It’s not surprising that there have been calls for rethinking monetary policy targets.

There have recently been two interesting developments: one is a speech by Mark Carney, Governor designate of the Bank of England; the other is a decision on targets by the Fed, reported at a press conference by Ben Bernanke, Chairman of the Federal Reserve.

Mark Carney proposes the possible replacement of an inflation target with a target for nominal GDP (NGDP). This could be, say, 5%. What is more, it should be an annual average over a number of years. Thus if the target is missed in one year, it can be made up in subsequent years. For example, if this year the actual rate of nominal GDP growth is 4%, then by achieving 6% next year, the economy would keep to the average 5% target. As Stephanie Flanders points out:

Moving to nominal GDP targets would send a signal that the Bank was determined to get back the nominal growth in the economy that has been lost, even if it is at the cost of pushing inflation above 2% for a sustained period of time.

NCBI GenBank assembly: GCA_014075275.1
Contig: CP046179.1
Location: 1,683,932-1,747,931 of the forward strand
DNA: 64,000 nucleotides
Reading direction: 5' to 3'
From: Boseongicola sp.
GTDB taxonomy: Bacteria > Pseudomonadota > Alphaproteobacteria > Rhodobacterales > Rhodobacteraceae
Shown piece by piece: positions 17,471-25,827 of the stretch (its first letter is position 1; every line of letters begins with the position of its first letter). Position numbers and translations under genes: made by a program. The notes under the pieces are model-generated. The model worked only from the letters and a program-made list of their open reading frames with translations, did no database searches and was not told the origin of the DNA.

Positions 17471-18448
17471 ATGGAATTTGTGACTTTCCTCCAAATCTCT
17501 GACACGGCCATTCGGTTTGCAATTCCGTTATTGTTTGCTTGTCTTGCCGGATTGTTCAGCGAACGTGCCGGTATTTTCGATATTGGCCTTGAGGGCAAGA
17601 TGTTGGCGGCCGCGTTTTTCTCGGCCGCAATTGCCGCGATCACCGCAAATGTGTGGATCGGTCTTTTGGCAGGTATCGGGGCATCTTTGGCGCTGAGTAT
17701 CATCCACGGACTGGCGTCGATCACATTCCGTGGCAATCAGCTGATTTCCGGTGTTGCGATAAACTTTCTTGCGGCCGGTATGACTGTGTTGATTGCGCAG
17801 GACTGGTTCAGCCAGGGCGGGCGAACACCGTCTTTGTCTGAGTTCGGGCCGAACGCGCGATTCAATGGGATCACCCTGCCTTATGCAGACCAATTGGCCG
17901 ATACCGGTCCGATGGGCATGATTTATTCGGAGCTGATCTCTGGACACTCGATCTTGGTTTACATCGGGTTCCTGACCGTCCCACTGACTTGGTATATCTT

In the USA, Ben Bernanke announced that the Fed would target unemployment by keeping interest rates at their current record lows until unemployment falls below a threshold of 6.5%.

Until recently, the Fed has been more flexible than most other central banks by considering not only inflation but also real GDP when setting interest rates. This has been close to following a Taylor rule, which involves targeting a weighted averaged of inflation and real GDP. However, in January 2012, the Fed announced that it would adopt a 2% long-run inflation target. So the move to targeting unemployment represents a rapid change in policy

So have simple inflation targets run their course? Should they be replaced by other targets or should targeting itself be abandoned? The following articles examine the issues.

Articles
UK
Mark Carney hints at need for radical action to boost ailing economies The Telegraph, Philip Aldrick (11/12/12)
George Osborne welcomes inflation target review The Telegraph, Philip Aldrick and James Kirkup (13/12/12)
Monetary policy: Straight talk The Economist, R.A. (12/12/12)
New Bank of England governor Mark Carney mulls end of inflation targets The Guardian, Larry Elliott (12/12/12/)
Carney’s trail of carnage Independent, Ben Chu (12/12/12)
Mark Carney suggests targeting economic output BBC News (12/12/12)